David Harsent


Lessons from the School of Night

I don’t feel any such responsibility at all, because I can’t help being white and I can’t help being male, any more than I can help being working class.
— David Harsent

Sean Robinson met with David Harsent after our Issue 3 Launch Event at Topping & Co. in December, where he was reading from his new collection of poetry, Salt (Faber, 2017). In this interview David urged young writers to take their own risks, to ‘sacrifice good for unsafe’. He talked about his preference for poetry which uses fictional constructs as opposed to confession. Sean and he also discussed the pressures of making money alongside poetry; the need to read omnivorously; and poetry’s political role – or lack thereof. This episode of the podcast was  produced by Stephen Sacco. 

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Music: Luvva by Heman Sheman. Photo by Havilah Galaxy on Unsplash

David Harsent has published eleven collections of poetry. The most recent, Salt, came from Faber & Faber in October 2017. He is Professor of Creative Writing at the University of Roehampton and a Fellow of the Royal Society of Literature. His work in music theatre has involved collaborations with a number of composers, but most often with Harrison Birtwistle, and has been performed at the Royal Opera House, Carnegie Hall, the Proms and on Channel 4 TV.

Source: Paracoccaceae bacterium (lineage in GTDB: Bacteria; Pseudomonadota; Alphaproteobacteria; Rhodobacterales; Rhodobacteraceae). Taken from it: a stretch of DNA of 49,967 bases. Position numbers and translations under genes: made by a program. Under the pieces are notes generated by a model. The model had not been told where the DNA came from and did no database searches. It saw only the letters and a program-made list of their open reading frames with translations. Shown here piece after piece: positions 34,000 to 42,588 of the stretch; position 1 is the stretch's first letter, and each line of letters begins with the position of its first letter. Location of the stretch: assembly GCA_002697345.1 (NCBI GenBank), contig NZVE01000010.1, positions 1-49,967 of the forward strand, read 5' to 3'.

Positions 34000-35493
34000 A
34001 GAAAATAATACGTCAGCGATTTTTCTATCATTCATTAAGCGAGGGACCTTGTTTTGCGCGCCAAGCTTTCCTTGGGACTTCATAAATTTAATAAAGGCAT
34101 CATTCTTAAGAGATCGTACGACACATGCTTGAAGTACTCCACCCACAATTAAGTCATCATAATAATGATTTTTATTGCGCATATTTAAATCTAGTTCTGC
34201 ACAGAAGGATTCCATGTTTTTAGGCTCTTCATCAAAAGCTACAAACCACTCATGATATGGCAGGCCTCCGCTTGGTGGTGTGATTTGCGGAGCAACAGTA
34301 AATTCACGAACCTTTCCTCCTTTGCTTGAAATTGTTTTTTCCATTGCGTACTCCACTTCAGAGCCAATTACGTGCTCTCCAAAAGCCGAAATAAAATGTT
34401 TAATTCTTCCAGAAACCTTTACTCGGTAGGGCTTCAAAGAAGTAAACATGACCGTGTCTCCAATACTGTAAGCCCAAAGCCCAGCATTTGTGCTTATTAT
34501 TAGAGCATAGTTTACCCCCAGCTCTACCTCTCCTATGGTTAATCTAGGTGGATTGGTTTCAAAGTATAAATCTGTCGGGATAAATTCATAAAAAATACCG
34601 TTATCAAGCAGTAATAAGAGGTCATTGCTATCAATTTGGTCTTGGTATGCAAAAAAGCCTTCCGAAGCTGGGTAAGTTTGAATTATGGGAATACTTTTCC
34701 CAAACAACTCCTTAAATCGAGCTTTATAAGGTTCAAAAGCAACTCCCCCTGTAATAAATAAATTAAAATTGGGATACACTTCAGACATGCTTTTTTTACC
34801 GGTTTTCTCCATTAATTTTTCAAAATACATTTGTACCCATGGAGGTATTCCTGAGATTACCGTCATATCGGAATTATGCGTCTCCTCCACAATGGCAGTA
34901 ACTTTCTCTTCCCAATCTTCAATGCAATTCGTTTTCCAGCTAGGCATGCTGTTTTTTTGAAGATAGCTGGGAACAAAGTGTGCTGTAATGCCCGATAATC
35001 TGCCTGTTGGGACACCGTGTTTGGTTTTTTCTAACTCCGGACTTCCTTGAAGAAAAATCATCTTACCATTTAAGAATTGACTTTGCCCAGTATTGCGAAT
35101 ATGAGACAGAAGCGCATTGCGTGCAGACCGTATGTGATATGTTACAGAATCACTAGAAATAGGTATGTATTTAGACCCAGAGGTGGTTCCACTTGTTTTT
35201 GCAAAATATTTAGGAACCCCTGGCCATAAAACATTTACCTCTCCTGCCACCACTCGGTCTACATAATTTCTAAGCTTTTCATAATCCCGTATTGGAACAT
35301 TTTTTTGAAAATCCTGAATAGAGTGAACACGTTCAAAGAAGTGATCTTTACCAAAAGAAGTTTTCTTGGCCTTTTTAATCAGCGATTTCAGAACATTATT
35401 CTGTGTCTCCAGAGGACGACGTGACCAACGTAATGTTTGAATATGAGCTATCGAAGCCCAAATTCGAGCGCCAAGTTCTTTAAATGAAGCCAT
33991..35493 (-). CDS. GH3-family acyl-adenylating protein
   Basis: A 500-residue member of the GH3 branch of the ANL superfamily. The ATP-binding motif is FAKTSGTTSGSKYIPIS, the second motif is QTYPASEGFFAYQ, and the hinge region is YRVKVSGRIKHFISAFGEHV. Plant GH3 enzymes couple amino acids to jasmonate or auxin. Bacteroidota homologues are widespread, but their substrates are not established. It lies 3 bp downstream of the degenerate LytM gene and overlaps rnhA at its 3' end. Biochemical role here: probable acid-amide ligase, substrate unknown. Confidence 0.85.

Sean Robinson is a poet from London, living in Leith, and studying for an MFA under Don Paterson at the University of St. Andrews. His work has appeared in The Scores and The Moth

Stephen Sacco is a PhD candidate at the University of St Andrews, where he is researching representations of dwarfs in modern and contemporary literature and writing a novel, called Little Aldo, about a right-wing dwarf who gets in a lot of trouble when he tries to find love. He was previously a journalist in New York and the American South, and a playwright. His play, ‘Dance of the Fat Kid,’ received the B. Rod Marriot Award for Playwriting.

Lessons from the School of Night are an irregular series of video or audio interviews and tips from poets and writers who visit St Andrews. Subscribe to the podcast on iTunes.

The School of Night – inspired by the group which included Christopher Marlowe and Sir Walter Raleigh – is Topping & Company Booksellers’ Year-Round Poetry Festival in St Andrews. Curated with the help of Don Paterson and playing host to poets as varied as Paul Muldoon and Lorraine Mariner, Simon Armitage and Annie Freud, it is anchored to a regular fixture on the last Tuesday of the month. The School of Night offers the chance to explore and discuss the work of some of the best poets on the contemporary scene. For more details on these and other events, please visit the Topping & Company website.